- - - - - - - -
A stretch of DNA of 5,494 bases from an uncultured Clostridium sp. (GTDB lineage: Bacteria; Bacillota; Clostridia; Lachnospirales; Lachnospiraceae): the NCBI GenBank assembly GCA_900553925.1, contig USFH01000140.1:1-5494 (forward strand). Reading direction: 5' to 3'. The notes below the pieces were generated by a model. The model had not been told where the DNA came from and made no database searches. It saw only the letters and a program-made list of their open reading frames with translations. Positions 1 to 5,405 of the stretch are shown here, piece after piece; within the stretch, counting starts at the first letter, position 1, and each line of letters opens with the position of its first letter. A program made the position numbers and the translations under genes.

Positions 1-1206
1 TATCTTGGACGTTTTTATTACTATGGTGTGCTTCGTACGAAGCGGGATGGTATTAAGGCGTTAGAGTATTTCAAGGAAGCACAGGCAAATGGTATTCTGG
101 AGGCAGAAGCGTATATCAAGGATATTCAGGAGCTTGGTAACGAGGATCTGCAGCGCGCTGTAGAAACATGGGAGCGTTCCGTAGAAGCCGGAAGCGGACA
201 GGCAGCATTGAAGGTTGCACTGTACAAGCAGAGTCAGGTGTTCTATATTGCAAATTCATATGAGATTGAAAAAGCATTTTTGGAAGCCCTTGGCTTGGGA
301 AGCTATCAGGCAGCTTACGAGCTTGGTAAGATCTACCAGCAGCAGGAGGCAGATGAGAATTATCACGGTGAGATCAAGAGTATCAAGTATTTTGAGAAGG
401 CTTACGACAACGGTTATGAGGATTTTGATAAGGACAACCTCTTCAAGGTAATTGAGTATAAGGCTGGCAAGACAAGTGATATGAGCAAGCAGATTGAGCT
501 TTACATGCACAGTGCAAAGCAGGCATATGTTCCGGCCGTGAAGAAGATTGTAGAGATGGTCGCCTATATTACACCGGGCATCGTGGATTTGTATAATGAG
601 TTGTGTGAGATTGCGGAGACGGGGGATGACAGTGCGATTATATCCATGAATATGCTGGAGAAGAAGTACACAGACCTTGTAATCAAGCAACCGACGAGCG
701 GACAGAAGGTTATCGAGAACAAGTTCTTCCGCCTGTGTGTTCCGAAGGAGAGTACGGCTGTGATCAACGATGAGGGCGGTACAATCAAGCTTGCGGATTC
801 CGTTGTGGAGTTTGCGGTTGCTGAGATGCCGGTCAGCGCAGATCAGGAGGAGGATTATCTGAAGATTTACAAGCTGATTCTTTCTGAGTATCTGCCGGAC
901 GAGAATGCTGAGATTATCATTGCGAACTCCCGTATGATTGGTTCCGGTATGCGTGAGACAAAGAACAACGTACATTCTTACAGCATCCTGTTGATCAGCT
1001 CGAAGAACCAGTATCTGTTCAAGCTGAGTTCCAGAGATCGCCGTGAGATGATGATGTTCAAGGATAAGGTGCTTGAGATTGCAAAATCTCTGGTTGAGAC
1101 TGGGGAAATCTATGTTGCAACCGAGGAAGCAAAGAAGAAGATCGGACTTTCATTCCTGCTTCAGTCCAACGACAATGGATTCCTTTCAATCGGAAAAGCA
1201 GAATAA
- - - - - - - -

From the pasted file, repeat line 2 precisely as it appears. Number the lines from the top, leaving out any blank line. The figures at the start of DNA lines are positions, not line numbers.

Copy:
Positions 1-1206